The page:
Believe it or not, this journey was my first ever land border crossing in the Baltics. I had crossed other ex-Soviet nations by land of course (Armenia, Nagorno Karabakh, Georgia and Azerbaijan) but having explored Lithuania, it was time to head north into Latvia, where I had previously been back in 2007.
My final stop in Lithuania was the city of Siauliai – a really relaxed, old school Lithuanian city which has some striking churches, some unusual museums (chocolate and bicycle) and is situated just 12 kilometres from the famous Kryziu Kalnas – the Hill of Crosses.
Booking Your Bus Ticket to Latvia in Siauliai, Lithuania
OK so realistically there are three ways you can book your bus ticket to Latvia:
1. Online on the website either Lux Express – http://www.luxexpress.eu/en or Eurolines – http://www.eurolines.com/en/countries/lithuania/
2. The day before in person at the bus station
3. Pay the driver as you get on the bus
I was rushed for time, so I went for option 3 and so this post will tell you how to cross the border with that option. Buying online will give you a ticket and reference number and a confirmed time of travel of course. One key point to note is that in Lithuania, most bus companies will not sell tickets for buses on the day of departure. So if you want to buy a ticket in person at the bus station, you’ll need to go the day before. It might sound crazy, but that’s just the way it is.
On the morning of my journey to Latvia, I called at the bus station ticket desk and asked for a ticket for any of the buses that day to Ryga (Riga). The answer was “we can’t give you one, you have to just turn up and pay the driver”. However, there are always a few seats empty on some of the buses that leave, so you just turn up and chance it that the driver has space for you on the next bus. I wanted a ticket on the 11.15 am bus, so I turned up just before 11am.
I went to the platform/bay that I was told the Ryga bus leaves from and I waited for the bus. It was platform 7. The bus arrived just after 11 and I got the second seat. It was also the last seat so I was lucky. The bus was a small marshrutka with just 16 seats. There were 14 passengers already on board – they had started in Klaipeida. I paid the driver 11.50 Euros in cash for the seat, it costs more if you have come from Klaipeida of course. No ticket was issued, nor was my passport checked or anything. I just put my big bag in the boot of the bus, grabbed a quick Hesburger and chips and boarded the bus.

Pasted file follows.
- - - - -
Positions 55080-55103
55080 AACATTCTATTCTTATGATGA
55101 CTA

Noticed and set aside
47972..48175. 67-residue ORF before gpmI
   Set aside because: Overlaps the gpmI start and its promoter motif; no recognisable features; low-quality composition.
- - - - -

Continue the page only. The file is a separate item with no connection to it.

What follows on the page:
Leaving Siauliai, Lithuania
We leave behind the town of Siauliai and head north through the town of Joniskis and into Latvia. The actual border is visible and once you get to the other side, I noticed a few Latvian flags. There was no border control, passport check, passport stamp or even a brief stop. This bus was as direct as they come. With Latvia, Lithuania and Estonia now all in the EU and the Schengen Zone, border formalities have been done away with.
Arrival in Riga, Latvia
I arrive after just under two hours in Riga, Latvia. The first stop is at the airport in Riga where a few people get off. Then we head to the central bus station in Riga which is across the river from the Central Market and just a few minutes walk from the Old Town where I check into my excellent Boutique Hotel Man Tess.
Here are some videos from the border crossing on How to Get from Lithuania to Latvia: